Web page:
Church, State and Belief in Soviet Russia, 1941-1991
Module code: HS3751/3752
In February 2012, a feminist punk group, wearing brightly coloured outfits complete with balaclavas, protested against the collaboration between the leadership of the Russian Orthodox Church and President Vladimir Putin by performing on the soleas, an extension of the sanctuary, in the Cathedral of Christ the Saviour in central Moscow. Footage of the protest was made into the video for Pussy Riot’s song ‘Punk Prayer - Mother of God, Chase Putin Away’ and uploaded to YouTube.
The Cathedral performance was a very modern protest, but the central objection – the close links between church and state – is as old as the introduction of Eastern Orthodoxy to the Rus’ lands, conventionally dated to 988. Though the church-state relationship condemned by Pussy Riot would seem a dramatic departure from the more recent Soviet past, when religion was demonised as the ‘opium of the masses’, to draw on Marx’s famous aphorism, the tripartite relationship between church, state and belief was far more complex than we might think. In fact, the communist party’s approach to religion wavered with the whims of the regime, guided by pragmatism rather than ideological conviction. To cite just two examples, in 1943 Stalin made significant concessions to the Orthodox Church in order to garner support for the war effort, and the communists used the officially sanctioned Baptist organisation to isolate and criminalise Pentecostal believers, who could only meet illegally and at personal risk. Soviet citizens, too, cast their identities in shades more nuanced than the authorities ever recognised, and many – including communist party members – saw themselves as both religious believers and Soviet patriots.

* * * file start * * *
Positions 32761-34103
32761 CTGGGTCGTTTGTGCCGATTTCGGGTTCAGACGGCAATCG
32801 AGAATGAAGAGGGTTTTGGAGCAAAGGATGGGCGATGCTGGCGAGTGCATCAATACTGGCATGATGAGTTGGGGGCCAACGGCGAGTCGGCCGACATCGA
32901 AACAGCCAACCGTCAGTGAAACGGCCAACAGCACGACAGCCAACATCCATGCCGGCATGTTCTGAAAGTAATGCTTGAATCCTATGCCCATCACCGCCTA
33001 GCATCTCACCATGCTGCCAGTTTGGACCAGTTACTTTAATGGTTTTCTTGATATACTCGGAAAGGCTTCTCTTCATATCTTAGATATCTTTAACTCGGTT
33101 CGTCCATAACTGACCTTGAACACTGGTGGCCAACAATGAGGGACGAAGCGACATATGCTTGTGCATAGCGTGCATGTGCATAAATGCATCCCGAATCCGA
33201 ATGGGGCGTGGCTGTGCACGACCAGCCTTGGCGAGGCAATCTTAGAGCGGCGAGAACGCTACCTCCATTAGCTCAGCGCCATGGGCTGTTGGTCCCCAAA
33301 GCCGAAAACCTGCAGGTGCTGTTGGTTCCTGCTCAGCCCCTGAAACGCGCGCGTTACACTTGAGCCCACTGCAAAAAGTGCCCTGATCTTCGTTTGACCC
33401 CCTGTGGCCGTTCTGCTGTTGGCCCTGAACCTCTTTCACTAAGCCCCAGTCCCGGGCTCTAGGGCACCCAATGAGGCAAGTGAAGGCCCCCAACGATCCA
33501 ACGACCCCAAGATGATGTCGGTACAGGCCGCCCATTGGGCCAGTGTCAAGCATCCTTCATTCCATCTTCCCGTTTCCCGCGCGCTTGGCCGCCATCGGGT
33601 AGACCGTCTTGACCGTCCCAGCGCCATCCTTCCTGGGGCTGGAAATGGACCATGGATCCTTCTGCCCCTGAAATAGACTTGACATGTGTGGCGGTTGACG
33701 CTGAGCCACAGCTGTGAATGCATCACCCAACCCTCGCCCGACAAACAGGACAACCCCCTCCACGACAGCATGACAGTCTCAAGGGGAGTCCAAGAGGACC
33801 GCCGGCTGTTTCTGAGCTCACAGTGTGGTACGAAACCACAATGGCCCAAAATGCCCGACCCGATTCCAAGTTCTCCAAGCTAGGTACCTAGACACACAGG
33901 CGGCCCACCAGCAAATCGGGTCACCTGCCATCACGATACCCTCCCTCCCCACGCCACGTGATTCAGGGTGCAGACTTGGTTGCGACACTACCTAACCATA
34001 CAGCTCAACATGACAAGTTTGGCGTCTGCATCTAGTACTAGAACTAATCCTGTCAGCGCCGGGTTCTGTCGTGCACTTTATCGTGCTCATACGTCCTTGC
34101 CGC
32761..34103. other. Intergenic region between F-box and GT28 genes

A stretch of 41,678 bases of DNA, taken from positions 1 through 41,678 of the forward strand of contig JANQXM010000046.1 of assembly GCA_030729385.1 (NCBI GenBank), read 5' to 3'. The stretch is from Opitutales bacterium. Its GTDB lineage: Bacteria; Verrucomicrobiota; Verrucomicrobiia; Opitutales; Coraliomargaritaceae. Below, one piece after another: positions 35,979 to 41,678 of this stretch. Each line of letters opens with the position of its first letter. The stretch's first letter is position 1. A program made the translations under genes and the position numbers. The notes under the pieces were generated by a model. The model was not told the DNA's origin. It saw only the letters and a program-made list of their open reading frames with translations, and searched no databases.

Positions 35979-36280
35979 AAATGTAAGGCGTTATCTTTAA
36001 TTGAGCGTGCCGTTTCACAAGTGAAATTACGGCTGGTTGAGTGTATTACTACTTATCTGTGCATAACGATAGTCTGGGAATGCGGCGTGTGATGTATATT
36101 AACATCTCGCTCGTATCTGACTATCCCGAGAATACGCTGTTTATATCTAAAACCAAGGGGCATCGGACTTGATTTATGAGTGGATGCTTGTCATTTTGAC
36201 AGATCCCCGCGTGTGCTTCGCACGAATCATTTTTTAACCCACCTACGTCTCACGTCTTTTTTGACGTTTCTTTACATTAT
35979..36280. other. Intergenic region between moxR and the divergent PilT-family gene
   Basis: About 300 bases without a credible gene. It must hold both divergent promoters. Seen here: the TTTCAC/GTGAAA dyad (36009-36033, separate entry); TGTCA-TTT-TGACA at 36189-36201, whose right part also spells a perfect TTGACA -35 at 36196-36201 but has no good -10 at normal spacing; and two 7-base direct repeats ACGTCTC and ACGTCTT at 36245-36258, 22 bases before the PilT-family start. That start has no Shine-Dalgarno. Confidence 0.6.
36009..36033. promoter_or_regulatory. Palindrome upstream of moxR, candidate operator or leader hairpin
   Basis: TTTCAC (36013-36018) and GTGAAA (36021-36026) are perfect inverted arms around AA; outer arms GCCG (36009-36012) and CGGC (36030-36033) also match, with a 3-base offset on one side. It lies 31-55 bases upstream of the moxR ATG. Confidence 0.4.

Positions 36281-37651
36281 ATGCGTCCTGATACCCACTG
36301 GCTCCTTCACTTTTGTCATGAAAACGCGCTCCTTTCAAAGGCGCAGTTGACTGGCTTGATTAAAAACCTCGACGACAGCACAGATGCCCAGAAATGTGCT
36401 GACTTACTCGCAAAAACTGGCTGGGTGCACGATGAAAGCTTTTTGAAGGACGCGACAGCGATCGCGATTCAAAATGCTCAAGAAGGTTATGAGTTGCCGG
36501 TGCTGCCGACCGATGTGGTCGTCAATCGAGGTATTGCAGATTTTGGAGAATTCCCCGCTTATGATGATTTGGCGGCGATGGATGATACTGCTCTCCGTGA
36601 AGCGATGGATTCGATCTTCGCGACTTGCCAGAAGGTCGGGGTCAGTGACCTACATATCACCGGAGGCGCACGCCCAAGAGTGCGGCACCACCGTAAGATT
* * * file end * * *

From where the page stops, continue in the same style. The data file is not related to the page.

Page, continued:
The complex relationship between church, state and belief in Soviet Russia has shaped religious life in contemporary Russia, and this has been brought into sharp relief by the fate of the members of Pussy Riot. The response of the authorities – both political and religious - was swift and harsh and made headlines around the world. At the time of writing, 18 months after the performance, two of the participants are languishing in penal colonies, one in Mordovia and the other in Perm Oblast, and both are far from their families in Moscow. Without understanding the communist persecution of the churches, and the trials of ordinary believers, both from the traditional Orthodox faith and religious minority groups, we cannot hope to grasp the complexities of religious life in post-Soviet Russia, and the institutional arrangements which have emerged after 70-odd years of religious persecution, the most sustained anti-religious campaign of the modern era.
This Special Subject examines changing relations between church and state during World War II, the vicious anti-religious campaign of the Khrushchev years, and the persecution of religious minority groups – particularly illegal Protestant churches and Orthodox schisms – during the Brezhnev era. It looks beyond communist party policy to consider the activities of religious communities forced to operate clandestinely and their interactions with western co-religionists (from tourists smuggling Bibles to evangelist Billy Graham) and human rights organisations (from Britain’s Keston College to Amnesty International), thus exploring how religious protest intersected with other strands of the Soviet dissident movement. The Special Subject will examine the dramatic religious resurgence of the Gorbachev years, when the constraints of the party’s ideological monopoly were lifted. It will conclude by considering the legacy of the communist era on religious life in post-Soviet Russia, by focusing on the reconstruction of Moscow’s controversial Cathedral of Christ the Saviour and the punishment of Pussy Riot for performing in its sacred space.
The module is taught through twenty seminars, each three hours long, which run over the course of the final year. The seminars are heavily based on student discussion. At the heart of the discussion and debate are a diverse range of primary source materials, ranging from the minutes of Stalin’s astonishing meeting with three Orthodox bishops in September 1943 to an Amnesty International investigation into the incarceration of believers in Soviet psychiatric institutions in 1980, and from communist anti-religious propaganda posters of the 1950s to religious tracts produced and circulated clandestinely in the 1970s in an effort to evade the Soviet censors.
The Special Subject is assessed by two short essays, one long essay, and two examinations, one of them (a ‘gobbet paper’) focusing on primary source extracts.